President Michel Aoun Wednesday called on the international community to support Lebanon in overcoming several crises it is currently facing, in his speech during the 75th session of United Nations General Assembly.
“Lebanon is in the middle of an unprecedented crisis. Accumulations have burst all at once,” Aoun said in his televised speech. “A severe recession due to the economic and financial situation, in addition to the COVID-19 crisis and its repercussions, and finally the Beirut Port disaster that struck its very heart, from a humanitarian and an economic point of view,” he listed.
The catastrophic Aug. 4 Beirut Port explosion destroyed half the capital, leaving an estimated 300,000 residents without homes. The blast further exacerbated the deterioration of the Lebanese economy which has been teetering on the verge of collapse for a year. The national currency has devalued by 80 percent since October, making food and basic household items unaffordable.
Adding to the economic pressures, COVID-19 lockdown measures forced businesses across the country to close and an alarming surge in cases have overwhelmed an already fragile health care system.
Aoun said that the material damage in the aftermath of the explosion was “unprecedented,” adding that nearly 200,000 housing units were damaged as well as vital infrastructure including electricity and water networks.
“The big problem is the totally demolished neighborhoods and facilities. There is a tremendous need for support from the international community to rebuild them,” Aoun said. “The soundest solution may be to divide the devastated area into geographical zones and let every state that wishes to help commit to a specific zone and undertake its reconstruction directly,” he added.
The president warned that the repercussions of the explosion would raise poverty rates, “which were already at 45 percent before the Beirut blast according to the World Bank, which estimated the economic loss of the explosion at about $3.5 billion.”
Material damage was estimated at $3.5 billion and emergency reconstruction needs were estimated at $2 billion.
Speaking on ongoing and opaque blast investigations, Aoun said, “We have forwarded the blast file to the Judicial Council, the highest penal judicial body in Lebanon, a judicial investigator has been appointed and is carrying out his probes and procedures.”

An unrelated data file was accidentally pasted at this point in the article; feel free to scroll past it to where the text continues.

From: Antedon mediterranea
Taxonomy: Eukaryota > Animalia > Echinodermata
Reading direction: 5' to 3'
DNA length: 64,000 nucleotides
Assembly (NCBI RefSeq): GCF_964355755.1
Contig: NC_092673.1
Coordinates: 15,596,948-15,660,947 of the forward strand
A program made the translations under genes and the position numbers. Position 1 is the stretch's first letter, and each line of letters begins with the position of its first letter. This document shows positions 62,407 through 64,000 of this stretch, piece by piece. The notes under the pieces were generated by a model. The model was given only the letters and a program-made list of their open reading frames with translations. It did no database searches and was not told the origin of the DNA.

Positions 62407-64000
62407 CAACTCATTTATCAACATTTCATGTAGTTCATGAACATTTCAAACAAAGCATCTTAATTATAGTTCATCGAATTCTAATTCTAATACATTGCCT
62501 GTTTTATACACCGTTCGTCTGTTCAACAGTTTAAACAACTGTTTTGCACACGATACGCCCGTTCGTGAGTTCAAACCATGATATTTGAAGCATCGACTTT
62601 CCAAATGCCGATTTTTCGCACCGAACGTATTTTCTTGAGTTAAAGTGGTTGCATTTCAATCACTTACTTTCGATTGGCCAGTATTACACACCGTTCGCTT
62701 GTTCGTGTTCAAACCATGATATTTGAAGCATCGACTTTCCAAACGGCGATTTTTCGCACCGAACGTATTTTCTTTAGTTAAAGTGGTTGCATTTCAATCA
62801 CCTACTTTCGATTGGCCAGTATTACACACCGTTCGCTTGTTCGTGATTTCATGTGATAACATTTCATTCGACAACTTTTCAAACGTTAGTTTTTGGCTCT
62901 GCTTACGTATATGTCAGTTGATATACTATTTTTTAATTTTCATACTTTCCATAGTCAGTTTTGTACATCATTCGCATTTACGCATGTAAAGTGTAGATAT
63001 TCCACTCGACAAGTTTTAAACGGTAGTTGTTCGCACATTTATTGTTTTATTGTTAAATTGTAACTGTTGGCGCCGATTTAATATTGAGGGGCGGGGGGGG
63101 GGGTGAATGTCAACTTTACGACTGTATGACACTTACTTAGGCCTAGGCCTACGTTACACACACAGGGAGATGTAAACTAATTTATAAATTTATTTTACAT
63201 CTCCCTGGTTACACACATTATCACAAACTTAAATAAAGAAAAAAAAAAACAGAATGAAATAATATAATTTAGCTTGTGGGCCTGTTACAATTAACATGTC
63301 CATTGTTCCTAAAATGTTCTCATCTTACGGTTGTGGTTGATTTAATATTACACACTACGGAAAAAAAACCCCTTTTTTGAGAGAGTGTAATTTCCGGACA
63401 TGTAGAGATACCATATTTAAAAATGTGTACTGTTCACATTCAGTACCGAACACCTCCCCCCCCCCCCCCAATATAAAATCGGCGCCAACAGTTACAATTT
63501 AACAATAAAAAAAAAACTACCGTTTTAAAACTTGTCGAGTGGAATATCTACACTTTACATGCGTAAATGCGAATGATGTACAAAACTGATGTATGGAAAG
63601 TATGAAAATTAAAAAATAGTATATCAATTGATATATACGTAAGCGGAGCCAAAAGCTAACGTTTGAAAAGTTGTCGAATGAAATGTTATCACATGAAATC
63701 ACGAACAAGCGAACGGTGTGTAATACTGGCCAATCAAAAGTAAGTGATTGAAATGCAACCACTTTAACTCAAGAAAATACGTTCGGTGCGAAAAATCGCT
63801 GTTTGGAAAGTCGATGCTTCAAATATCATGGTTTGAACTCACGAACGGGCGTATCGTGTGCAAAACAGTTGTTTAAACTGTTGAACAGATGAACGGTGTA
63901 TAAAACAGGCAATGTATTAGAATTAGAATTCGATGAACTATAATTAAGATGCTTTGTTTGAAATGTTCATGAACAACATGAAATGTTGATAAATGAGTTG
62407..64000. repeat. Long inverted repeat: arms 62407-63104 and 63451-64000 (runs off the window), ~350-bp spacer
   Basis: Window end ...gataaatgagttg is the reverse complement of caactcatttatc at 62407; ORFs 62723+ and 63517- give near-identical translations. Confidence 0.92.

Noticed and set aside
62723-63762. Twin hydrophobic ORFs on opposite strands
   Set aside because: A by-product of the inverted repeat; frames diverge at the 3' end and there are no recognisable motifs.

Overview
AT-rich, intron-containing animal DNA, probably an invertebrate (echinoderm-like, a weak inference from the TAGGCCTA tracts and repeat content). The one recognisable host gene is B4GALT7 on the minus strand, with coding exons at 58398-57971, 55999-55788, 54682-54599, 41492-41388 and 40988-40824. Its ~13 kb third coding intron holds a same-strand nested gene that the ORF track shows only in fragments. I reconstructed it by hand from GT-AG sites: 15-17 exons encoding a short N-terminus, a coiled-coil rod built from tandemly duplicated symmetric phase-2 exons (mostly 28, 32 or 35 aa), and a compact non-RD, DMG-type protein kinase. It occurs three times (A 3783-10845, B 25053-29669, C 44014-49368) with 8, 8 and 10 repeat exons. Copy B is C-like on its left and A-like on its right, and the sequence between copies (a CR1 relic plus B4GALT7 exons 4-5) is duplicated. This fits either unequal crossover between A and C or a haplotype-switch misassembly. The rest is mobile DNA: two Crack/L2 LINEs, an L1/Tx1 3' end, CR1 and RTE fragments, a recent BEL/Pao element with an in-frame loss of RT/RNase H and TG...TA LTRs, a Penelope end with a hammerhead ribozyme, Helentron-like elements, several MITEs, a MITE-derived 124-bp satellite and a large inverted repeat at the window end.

Aoun also called for the international community to help Lebanon facilitate the return of Syrian refugees back to their country, which he sees as adding further pressure to the ailing economy.
“Lebanon demands intensified efforts for the safe and dignified return of displaced Syrians ... and calls for the help of the Lebanese government in implementing the plan it approved for the return of displaced persons,” Aoun said.
More than 1 million Syrian refugees are in Lebanon, having fled the war next door. The country is currently in the middle of an unprecedented economic and social crisis, with mounting public debt and rising poverty levels.
Aoun took the opportunity to push the UN and the international community to “bind Israel to carry its full obligations,” and “cease its land, sea and air violations of the Lebanese sovereignty and to stop trespassing Lebanon’s air space.”
Israel often enters Lebanese air space in violation of UN Security Council Resolution 1701, which calls for Israel to respect Lebanon’s sovereignty. In April 2020, an Israeli drone destroyed a vehicle belonging to Hezbollah on the Syrian side of the Syria-Lebanon border, near the Masnaa crossing.
The president also stressed Lebanon’s full rights to its maritime resources. He called on the US to mediate “for the necessary negotiations to definitely delineate the maritime borders according to international law and in a manner that preserves Lebanon’s sovereignty and rights to its resources.”
Lebanon has been locked in a fierce battle with Israel over land and maritime borders and the two countries remain technically in a state of war. In recent years, Washington has been asked and volunteered to help negotiate maritime borders after potential oil and gas reserves were discovered between Lebanese and Israeli waters.
This article has been adapted from its original source.
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